To a God Unknown by John Steinbeck

This 1933 novel and third by John Steinbeck is the tale of Joseph Wayne, a determined man who ventures out to California to build a new home in the wake of his father’s death, later bringing out his brothers who move to the homestead with their families. Each of the four men is very different from the other and as time goes by, various difficulties arise. As Steinbeck is wont to do, the story is tinged with both biblical and pagan elements, and of course, nature. Despite its short length, To a God Unknown reportedly took Steinbeck the longest time to write, over a span of five years.

Steinbeck’s inexplicable ability to create characters as real as life, shower them with trials and tribulations, and colorfully paint the emotions that bind one another in a web of complication is a feat that no other author has achieved so masterfully. To mirror life with all its complexities and wonders and then to coat such a portrait in gold is but a simple trademark of his writing. Each and every time I read a work of his, I fall headfirst into the world he has so vividly constructed only to fall in love, empathize, and feel with his characters on such a visceral level. And every time, it is wonderfully breathtaking. In my opinion, Steinbeck stands one of the greatest American authors of all time.

The Fall by Albert Camus

This 1956 final novel by the French absurdist philosopher Albert Camus is one long diatribe by a lawyer named Jean-Baptiste Clamence given to another patron at an Amsterdam bar ironically called “Mexico City” in which the story takes place. Clamence’s near 200-page drunken speech describes his life–his work, his love life, his motivations and ambitions, his regrets, his ideas, his dreams, and so much more.

Holy hell, I enjoyed this one. Not only is the premise just so simplistically genius (a premise that hit perhaps a bit too close to home) but the story of Jean-Baptiste Clamence begs literally innumerable questions that scratch, penetrate, and dismantle a litany of philosophical topics, not the least of which include sincerity, honesty, duplicity, hedonism, altruism, love, sex, religion, truth, freedom, slavery, guilt and descent into madness. Moreover, the greatest question I couldn’t help to keep asking was: to what degree is Clamence’s story true? Is he genuine? He has no reason not to be, right?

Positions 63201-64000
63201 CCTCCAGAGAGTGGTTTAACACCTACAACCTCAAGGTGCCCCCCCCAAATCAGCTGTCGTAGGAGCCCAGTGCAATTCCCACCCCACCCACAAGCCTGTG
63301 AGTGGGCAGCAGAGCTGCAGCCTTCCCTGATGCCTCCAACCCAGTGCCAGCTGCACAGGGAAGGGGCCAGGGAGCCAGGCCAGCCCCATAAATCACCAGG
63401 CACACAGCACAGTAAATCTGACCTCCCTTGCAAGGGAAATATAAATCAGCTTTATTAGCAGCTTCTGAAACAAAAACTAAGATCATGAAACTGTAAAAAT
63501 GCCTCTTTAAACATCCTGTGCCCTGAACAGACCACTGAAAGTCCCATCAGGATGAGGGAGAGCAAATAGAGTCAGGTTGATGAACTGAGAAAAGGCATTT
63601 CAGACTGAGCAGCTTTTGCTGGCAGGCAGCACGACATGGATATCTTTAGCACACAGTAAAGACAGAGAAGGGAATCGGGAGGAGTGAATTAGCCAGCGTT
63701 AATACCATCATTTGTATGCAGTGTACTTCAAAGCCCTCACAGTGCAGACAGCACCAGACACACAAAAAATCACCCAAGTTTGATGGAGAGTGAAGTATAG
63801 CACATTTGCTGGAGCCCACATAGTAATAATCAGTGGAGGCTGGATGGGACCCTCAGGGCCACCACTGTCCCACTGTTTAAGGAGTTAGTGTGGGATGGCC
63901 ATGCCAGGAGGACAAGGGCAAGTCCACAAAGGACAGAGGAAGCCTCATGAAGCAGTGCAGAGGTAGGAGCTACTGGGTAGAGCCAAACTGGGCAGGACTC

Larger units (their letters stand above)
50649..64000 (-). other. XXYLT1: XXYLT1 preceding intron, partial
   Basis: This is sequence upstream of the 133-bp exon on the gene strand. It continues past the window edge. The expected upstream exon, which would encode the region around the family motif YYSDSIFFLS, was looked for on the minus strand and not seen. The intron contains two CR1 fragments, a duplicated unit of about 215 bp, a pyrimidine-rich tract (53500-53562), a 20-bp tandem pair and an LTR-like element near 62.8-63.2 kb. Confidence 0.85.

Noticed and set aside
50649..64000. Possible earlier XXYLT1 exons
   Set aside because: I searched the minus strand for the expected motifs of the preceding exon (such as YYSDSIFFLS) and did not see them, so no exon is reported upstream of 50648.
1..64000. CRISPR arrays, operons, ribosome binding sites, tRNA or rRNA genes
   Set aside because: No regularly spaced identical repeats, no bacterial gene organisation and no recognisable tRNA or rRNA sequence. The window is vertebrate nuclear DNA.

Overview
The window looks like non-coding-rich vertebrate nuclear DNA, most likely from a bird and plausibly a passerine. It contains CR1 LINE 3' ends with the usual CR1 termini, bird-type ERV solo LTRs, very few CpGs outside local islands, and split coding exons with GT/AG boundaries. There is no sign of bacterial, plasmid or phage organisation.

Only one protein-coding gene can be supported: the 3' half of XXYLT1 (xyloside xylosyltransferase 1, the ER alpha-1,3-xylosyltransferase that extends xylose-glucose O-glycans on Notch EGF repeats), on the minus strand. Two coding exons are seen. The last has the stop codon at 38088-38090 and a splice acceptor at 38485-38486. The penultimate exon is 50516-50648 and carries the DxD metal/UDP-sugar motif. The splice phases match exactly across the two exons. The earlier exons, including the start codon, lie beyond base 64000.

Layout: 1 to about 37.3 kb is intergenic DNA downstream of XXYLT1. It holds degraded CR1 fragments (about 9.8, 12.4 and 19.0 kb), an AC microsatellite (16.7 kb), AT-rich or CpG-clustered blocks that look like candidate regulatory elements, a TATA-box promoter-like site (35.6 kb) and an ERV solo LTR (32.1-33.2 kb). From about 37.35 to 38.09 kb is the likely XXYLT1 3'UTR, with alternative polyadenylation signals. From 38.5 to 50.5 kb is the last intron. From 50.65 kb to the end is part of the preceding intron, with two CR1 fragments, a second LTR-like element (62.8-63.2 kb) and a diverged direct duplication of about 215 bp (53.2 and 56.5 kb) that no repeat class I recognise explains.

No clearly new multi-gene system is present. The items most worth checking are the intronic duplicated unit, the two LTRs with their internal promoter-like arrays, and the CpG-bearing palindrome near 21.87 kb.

Outer Dark by Cormac McCarthy

This 1968 second novel by Cormac McCarthy follows brother and sister, Culla and Rinthy Holmes. After Culla discards their incestuous infant and it falls into the hands of a tinker (yes, you read that right), Rinthy sets off in search of the lost child while Culla, in search of work becomes entangled in a string of murders. The two storylines begin as one, then fan out, veering down very different tracks, zigzagging across a wide cast of wild characters, until ultimately meeting again in a disturbing and deadly denouement.

Again, and as always, McCarthy has exceeded every and any expectation I had going into this one. From the very first line, McCarthy seizes the reader, sinks his prosaic hooks in, and injects scenes more vivid and yet simultaneously obscure than can be possibly crafted by any writer. I’ve said it before; what McCarthy does with words is truly unfound in literature, and that the content of his stories exude the bleak iniquity of humanity in its totality is but an added bonus. This one was absolutely magnificent.